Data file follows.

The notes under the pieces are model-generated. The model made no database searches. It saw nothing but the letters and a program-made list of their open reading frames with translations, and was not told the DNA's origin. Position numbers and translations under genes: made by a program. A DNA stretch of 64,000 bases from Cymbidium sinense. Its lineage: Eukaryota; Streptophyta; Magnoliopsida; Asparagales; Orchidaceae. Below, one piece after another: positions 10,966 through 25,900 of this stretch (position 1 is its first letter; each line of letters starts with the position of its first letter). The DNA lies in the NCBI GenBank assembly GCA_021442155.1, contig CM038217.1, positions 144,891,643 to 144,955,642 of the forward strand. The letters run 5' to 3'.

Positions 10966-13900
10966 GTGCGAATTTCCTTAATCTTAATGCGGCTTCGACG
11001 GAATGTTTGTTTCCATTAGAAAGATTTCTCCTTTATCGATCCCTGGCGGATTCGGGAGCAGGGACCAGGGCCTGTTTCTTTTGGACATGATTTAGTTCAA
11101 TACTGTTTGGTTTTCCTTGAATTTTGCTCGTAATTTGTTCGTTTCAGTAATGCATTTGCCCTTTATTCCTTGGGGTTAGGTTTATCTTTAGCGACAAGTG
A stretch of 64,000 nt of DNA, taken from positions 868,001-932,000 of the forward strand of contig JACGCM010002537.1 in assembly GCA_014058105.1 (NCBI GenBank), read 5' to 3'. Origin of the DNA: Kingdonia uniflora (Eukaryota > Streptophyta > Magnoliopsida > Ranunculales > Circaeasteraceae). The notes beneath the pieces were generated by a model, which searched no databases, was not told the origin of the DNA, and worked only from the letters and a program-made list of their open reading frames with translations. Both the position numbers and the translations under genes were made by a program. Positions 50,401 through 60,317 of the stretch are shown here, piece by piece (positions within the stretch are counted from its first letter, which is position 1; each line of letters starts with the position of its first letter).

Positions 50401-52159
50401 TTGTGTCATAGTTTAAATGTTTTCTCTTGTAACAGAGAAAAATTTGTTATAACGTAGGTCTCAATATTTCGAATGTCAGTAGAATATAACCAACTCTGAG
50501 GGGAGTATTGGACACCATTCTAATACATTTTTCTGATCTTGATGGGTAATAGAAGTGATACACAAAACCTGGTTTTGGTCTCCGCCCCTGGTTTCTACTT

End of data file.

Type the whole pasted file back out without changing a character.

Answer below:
The notes under the pieces are model-generated. The model made no database searches. It saw nothing but the letters and a program-made list of their open reading frames with translations, and was not told the DNA's origin. Position numbers and translations under genes: made by a program. A DNA stretch of 64,000 bases from Cymbidium sinense. Its lineage: Eukaryota; Streptophyta; Magnoliopsida; Asparagales; Orchidaceae. Below, one piece after another: positions 10,966 through 25,900 of this stretch (position 1 is its first letter; each line of letters starts with the position of its first letter). The DNA lies in the NCBI GenBank assembly GCA_021442155.1, contig CM038217.1, positions 144,891,643 to 144,955,642 of the forward strand. The letters run 5' to 3'.

Positions 10966-13900
10966 GTGCGAATTTCCTTAATCTTAATGCGGCTTCGACG
11001 GAATGTTTGTTTCCATTAGAAAGATTTCTCCTTTATCGATCCCTGGCGGATTCGGGAGCAGGGACCAGGGCCTGTTTCTTTTGGACATGATTTAGTTCAA
11101 TACTGTTTGGTTTTCCTTGAATTTTGCTCGTAATTTGTTCGTTTCAGTAATGCATTTGCCCTTTATTCCTTGGGGTTAGGTTTATCTTTAGCGACAAGTG
A stretch of 64,000 nt of DNA, taken from positions 868,001-932,000 of the forward strand of contig JACGCM010002537.1 in assembly GCA_014058105.1 (NCBI GenBank), read 5' to 3'. Origin of the DNA: Kingdonia uniflora (Eukaryota > Streptophyta > Magnoliopsida > Ranunculales > Circaeasteraceae). The notes beneath the pieces were generated by a model, which searched no databases, was not told the origin of the DNA, and worked only from the letters and a program-made list of their open reading frames with translations. Both the position numbers and the translations under genes were made by a program. Positions 50,401 through 60,317 of the stretch are shown here, piece by piece (positions within the stretch are counted from its first letter, which is position 1; each line of letters starts with the position of its first letter).

Positions 50401-52159
50401 TTGTGTCATAGTTTAAATGTTTTCTCTTGTAACAGAGAAAAATTTGTTATAACGTAGGTCTCAATATTTCGAATGTCAGTAGAATATAACCAACTCTGAG
50501 GGGAGTATTGGACACCATTCTAATACATTTTTCTGATCTTGATGGGTAATAGAAGTGATACACAAAACCTGGTTTTGGTCTCCGCCCCTGGTTTCTACTT